Andy Murray return gathers pace as China swing is added to his calendar

Former champion plays first singles match since January in Cincinnati this week

Marianne Bevis
By Marianne Bevis
Andy Murray
Andy Murray (Photo: Marianne Bevis)

Hot on the heels of Andy Murray taking a wild card into the Cincinnati Masters next week to play his first singles match since his painful exit from the Australian Open in January, the Briton has announced on Facebook that he is to make the long trip east to play the inaugural Zhuhai Championships and then the prestigious ATP500 China Open in Beijing.

His fitness and focus have clearly moved on apace since he underwent major hip surgery at the start of the year. Indeed, such was the distress and pain he suffered in Australia that it seemed probable that Murray may never play at the elite level again—and he certainly believed that to be the case before taking the big decision have hip surgery for the second time.

Yet he was fit and confident enough to make an earlier-than-expected appearance in the doubles draw at Queen’s—and won the title with Feliciano Lopez into the bargain. The next week, with another partner, he played doubles at Eastbourne, and the week after that, opted into men’s and mixed doubles at Wimbledon, making the second round in the former and the third with Serena Williams in the latter.

Then it was the Washington 500 with brother Jamie, this week the Montreal Masters back with Lopez, and next week, doubles again with Lopez but, most significantly, his first attempt at a singles draw.

It is a big step to take in such a big tournament, and he will be tested early by Richard Gasquet in the first match and, should he win, world No4 Dominic Thiem in the second.

But he has insisted since that first return at Queen’s that he would postpone singles until he was sure he felt ready.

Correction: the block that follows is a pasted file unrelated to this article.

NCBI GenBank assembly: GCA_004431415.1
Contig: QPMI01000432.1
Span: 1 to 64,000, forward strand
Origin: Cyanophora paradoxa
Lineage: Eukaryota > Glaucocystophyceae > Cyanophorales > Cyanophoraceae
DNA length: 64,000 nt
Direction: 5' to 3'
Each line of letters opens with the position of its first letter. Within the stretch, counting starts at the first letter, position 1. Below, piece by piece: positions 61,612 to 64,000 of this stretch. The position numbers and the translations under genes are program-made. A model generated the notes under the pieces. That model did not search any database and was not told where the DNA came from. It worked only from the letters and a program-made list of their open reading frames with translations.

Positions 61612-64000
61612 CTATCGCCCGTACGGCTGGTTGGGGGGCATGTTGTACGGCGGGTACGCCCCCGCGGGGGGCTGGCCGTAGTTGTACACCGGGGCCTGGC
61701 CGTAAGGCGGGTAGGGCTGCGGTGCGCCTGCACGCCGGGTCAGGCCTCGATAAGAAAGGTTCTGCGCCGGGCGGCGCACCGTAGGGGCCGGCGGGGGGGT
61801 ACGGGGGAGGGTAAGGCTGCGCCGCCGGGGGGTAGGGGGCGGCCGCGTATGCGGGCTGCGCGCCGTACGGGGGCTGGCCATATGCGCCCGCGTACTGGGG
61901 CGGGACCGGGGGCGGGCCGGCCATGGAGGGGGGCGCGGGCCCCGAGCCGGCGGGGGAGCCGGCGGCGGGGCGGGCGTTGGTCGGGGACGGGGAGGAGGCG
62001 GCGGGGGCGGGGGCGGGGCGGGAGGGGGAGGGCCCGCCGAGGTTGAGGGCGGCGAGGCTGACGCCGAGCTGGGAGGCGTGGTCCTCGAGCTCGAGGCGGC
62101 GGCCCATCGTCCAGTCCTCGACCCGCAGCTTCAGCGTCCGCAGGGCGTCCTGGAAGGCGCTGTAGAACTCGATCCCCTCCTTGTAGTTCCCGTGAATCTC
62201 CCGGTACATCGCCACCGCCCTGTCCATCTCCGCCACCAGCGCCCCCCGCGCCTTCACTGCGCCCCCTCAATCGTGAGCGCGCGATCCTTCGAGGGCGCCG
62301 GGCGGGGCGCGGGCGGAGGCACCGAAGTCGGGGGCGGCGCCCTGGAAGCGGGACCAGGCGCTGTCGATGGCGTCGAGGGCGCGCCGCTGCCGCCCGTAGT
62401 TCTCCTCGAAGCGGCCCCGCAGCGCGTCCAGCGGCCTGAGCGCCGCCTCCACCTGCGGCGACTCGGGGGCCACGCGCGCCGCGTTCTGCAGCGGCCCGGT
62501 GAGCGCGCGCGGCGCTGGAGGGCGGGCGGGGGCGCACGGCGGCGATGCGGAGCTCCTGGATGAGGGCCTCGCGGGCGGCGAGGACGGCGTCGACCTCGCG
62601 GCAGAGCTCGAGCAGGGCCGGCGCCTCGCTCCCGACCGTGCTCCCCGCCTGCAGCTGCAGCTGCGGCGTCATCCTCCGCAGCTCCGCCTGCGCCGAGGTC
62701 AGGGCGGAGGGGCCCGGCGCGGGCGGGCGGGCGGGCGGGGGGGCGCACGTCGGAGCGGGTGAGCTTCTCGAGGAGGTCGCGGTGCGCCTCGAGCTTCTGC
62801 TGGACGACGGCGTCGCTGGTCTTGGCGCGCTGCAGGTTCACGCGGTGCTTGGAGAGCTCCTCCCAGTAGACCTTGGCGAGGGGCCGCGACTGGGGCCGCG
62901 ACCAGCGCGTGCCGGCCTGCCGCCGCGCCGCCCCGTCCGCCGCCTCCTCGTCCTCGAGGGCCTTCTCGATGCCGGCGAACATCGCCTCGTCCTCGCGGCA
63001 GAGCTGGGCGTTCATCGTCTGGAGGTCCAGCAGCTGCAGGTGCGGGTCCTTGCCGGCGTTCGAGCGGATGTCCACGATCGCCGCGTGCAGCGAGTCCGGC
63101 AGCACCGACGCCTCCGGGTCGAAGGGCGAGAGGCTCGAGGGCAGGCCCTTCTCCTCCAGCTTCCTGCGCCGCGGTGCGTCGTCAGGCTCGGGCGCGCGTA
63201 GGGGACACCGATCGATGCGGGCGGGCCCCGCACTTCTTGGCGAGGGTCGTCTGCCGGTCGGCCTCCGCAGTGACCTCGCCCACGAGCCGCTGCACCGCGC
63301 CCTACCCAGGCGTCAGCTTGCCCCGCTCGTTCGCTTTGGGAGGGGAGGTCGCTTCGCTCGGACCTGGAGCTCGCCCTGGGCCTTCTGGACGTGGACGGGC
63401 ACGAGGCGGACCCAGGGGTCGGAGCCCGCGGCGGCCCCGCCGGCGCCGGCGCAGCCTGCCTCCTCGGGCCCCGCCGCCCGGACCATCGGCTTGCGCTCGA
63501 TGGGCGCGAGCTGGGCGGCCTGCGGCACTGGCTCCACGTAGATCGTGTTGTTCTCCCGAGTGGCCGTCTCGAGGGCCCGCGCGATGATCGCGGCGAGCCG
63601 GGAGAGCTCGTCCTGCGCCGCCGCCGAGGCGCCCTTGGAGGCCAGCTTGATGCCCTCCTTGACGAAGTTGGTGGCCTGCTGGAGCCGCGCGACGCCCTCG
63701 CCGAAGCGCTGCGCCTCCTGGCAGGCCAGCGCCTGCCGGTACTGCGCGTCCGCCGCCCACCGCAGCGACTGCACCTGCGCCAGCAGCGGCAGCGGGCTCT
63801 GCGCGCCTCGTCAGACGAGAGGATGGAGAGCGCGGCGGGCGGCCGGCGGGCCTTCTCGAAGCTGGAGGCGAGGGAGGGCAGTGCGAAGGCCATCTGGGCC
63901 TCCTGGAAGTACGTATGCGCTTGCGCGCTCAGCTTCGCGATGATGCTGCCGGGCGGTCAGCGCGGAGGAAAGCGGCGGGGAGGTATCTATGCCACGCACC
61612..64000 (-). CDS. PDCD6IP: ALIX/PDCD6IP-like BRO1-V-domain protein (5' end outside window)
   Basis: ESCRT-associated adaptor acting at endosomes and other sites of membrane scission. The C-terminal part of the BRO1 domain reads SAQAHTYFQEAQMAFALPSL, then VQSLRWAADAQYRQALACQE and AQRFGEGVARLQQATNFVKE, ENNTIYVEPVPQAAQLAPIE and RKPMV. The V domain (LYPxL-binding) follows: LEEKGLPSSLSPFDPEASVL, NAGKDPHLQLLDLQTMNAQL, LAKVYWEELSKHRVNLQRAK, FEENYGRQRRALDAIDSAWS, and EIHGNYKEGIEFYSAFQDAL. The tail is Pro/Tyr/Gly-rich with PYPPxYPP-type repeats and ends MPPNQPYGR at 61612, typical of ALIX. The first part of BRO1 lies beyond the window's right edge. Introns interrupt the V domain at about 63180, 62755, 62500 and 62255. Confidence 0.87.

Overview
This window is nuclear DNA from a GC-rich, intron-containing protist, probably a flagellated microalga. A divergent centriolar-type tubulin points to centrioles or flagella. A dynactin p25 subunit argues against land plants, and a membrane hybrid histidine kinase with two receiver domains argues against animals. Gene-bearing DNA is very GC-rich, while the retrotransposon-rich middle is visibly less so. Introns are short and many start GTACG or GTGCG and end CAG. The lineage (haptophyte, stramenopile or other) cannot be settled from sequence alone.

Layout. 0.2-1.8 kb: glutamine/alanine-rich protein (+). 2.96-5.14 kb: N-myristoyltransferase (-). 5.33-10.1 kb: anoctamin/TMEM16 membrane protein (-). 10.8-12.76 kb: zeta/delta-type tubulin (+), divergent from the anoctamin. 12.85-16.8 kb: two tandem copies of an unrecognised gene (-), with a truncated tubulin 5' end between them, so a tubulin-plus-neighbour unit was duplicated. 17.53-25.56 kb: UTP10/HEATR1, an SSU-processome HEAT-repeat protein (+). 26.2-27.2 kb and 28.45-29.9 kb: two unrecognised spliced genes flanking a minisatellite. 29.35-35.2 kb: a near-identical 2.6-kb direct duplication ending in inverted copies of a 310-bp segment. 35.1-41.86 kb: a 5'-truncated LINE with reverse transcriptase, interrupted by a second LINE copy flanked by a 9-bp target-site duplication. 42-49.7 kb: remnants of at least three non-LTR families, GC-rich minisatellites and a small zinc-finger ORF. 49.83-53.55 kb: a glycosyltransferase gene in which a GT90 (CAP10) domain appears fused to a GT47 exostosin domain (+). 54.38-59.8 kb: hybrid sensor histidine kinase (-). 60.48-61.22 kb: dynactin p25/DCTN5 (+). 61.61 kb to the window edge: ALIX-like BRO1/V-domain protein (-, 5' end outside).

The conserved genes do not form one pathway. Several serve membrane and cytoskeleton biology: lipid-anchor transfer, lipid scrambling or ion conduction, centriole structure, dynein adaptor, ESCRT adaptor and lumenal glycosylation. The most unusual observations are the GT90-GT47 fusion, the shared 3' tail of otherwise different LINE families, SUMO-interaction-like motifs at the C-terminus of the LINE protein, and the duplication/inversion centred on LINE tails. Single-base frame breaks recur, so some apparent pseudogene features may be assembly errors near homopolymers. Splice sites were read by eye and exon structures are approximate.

“My best now might not be what it was when I was 25 in terms of what that looks like on a tennis court. Who knows, maybe it will be in a few months.”

He was, he stressed, just happy to be playing competitive tennis again:

“It’s been brilliant, completely life changing from where I was. I’m looking forward to getting back out there, but I also don’t know what to expect and I’m not having expectations on myself because just being out on a tennis court again and being comfortable and pain free is enough.”

After Wimbledon, he explained that strength and stamina would be the last things to return, and that building both would now be his priority:

“Now my Wimbledon is over, my focus will switch to doing a lot of physical work over the next four to six weeks to improve the strength in my hip… That strength is not going to come back in just three or four months it could take nine or 12 months.”

In Montreal and now Cincinnati, the fruits of his training have been tested in practice sets against fellow players, and one can only assume those sessions have been going very well.

It is no surprise, then, that he has already opted into the Asian swing: It is a season that has earned Murray titles and points many times before.

He has, for example, won the Shanghai Masters four times—though he has yet to commit to playing there this October—and he has also won in Shenzhen and Beijing.

He said of his return to China:

“As I look to play more singles events later in the year, I’m happy to announce I’ll be playing at the inaugural Zhuhai Championships… I have always enjoyed playing in China, and Zhuhai is meant to be a great city. It’s close to Macau and Hong Kong, with an impressive stadium and I can’t wait to experience it.

“I’m also going to play Beijing the week after Zhuhai. I’ve got some great memories from playing in Beijing, it’s a really interesting city, and I’m looking forward to heading back there again!”

He has said until now that the US Open is not on his radar: the gruelling five-set format would probably be a step too far at this stage of his training, though the wild cards for the last Major of the year are yet to be announced.

First things first, though: Cincinnati will be Murray’s first Masters match in well over two years aside from one loss last year—in the first round of this very same tournament. It also happens to be the first Masters title that he won, back in 2008—and he won again in 2011.

Lots of memories for the Briton in this historic event, then, and another soon to be added to the list.

Zhuhai, located on the stunning Pearl River Delta, has hosted the WTA Elite Trophy, the sister event of the WTA Finals that features the next 12 ranked women at the end of the season, since 2015.

The inaugural ATP250 Zhuhai Championships, which begin on 23 September, is therefore attracting a lot of interest. Along with Murray, it has already signed up Stefanos Tsitsipas, Roberto Bautista Agut, Borna Coric, Gael Monfils, Nick Kyrgios, and Alex De Minaur.

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